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My Nut Popped Off!!!!!

Discussion in 'Hardware, Setup & Repair [BG]' started by floydbass, Feb 29, 2004.

  1. (sorry if this is in the wrong forum, move if needed)

    Ok, heres the deal, I was restringing my bass and when I was winding up the E string I heard a *CRACK* and I looked and the nut had popped off. When I say off I mean completley off! I could take it off the neck. So, I brought it into the shop and they still have it and they are gonna fix it and do a setup. Can anyone explain if they are going to simply glue it back on, or replace it, or what?

    Thanks in advance! :bassist:
  2. Trevorus


    Oct 18, 2002
    Urbana, IL
    If it is not broken, they'll just glue it back on. That's what I do, anyways. I thought you had a medical problem ;) :D
  3. ;)

    No it came off in one piece, if this happens again what glue should I use to glue it back on?
  4. Trevorus


    Oct 18, 2002
    Urbana, IL
    hide glue works well. Regular style wood glue works well, but only use a small dab, so it is easily removable later if it indeed does break. I sliced my thumb VERY badly once trying to fight the glue undeneath a nut on a guitar.
  5. Ok, thanks for the info. And what is "Hide Glue" and could I find it, at my local department store or will I have to search?
  6. You'll have to search really really hard, it doesn't want to be found, that's why they call it "hide glue" ha ha ha....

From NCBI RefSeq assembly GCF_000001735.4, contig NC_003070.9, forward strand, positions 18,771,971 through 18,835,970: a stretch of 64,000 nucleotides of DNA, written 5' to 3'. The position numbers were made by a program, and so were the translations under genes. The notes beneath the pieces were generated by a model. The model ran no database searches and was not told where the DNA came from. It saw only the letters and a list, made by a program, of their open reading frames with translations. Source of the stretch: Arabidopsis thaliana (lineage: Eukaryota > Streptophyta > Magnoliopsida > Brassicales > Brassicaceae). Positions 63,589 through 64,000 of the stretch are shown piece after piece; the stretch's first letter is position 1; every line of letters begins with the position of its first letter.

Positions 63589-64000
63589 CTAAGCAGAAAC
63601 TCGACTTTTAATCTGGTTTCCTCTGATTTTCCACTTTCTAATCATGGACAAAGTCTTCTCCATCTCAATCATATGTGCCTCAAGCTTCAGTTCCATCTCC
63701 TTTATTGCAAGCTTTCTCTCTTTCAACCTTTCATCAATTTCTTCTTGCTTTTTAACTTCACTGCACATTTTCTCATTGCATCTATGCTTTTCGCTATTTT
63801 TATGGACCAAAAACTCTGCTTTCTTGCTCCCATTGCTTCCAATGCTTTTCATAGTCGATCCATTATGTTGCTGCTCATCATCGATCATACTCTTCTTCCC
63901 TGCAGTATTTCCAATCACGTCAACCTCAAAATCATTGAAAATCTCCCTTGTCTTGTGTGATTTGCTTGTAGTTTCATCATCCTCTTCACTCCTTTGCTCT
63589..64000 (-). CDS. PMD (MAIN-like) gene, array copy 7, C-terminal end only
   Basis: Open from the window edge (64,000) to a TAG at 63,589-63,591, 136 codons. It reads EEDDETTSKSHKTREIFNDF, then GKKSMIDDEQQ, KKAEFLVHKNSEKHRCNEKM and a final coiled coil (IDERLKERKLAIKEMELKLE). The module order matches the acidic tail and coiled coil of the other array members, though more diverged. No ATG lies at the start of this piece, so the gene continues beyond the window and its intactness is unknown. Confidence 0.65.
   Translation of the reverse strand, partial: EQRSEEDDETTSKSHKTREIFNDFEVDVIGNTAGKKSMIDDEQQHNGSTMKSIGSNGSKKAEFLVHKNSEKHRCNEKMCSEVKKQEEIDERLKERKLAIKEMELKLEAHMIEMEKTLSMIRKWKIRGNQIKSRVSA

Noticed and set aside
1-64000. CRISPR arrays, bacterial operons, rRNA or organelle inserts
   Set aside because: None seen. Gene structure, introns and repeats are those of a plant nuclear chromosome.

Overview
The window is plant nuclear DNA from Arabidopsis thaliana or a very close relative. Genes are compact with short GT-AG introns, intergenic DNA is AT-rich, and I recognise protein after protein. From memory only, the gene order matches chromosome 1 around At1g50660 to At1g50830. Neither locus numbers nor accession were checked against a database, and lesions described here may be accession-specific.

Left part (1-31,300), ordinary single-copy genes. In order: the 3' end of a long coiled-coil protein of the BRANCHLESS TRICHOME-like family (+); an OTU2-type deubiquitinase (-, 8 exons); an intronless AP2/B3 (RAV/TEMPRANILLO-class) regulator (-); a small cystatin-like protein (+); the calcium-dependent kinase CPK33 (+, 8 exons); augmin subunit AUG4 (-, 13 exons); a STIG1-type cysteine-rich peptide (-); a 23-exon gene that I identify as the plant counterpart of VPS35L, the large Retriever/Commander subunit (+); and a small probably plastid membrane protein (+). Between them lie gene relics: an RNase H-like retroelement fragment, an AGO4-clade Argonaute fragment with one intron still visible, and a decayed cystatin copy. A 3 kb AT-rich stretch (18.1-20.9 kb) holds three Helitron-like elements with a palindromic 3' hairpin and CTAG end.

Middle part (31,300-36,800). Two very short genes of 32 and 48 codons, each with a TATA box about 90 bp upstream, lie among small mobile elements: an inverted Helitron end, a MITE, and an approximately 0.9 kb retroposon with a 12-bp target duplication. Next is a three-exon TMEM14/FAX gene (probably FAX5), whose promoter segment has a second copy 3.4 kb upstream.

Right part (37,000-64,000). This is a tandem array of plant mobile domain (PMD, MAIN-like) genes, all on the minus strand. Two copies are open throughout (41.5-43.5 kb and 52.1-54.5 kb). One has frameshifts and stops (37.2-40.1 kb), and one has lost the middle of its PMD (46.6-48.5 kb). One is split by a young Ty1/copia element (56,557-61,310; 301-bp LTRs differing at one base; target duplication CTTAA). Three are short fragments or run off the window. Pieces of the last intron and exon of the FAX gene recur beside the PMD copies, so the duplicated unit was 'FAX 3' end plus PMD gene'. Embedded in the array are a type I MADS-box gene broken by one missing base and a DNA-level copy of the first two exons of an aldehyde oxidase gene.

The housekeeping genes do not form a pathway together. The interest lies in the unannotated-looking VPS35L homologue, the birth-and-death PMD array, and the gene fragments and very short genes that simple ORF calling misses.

I've seen it in some woodworking catalogs, Stew-Mac sells it, but I haven't seen any in Home Depot or Lowes. In older times it was made by boiling animal hides, don't know if it's still made that way now.

    I use wood glue myself.
  7. Trevorus


    Oct 18, 2002
    Urbana, IL
    You can find it at a Tru-Value store. AKA Ace Hardware. Some home improvement stores will have it. Lumber yard stores are more likely to have it as hide glue is good for furniture building.
  8. pkr2


    Apr 28, 2000
    coastal N.C.
    IMHO Hide glue is way too strong to use in this particular application. Hide glue develops a very strong bond even if applied in a thin film.

    The idea is just to keep the nut from slipping until string pressure is applied which will then hold the nut in place even without glue.

    I put one small dab of Tite-Bond wood glue right in the center
    of the nut. If any glue squishes out, you've used too much.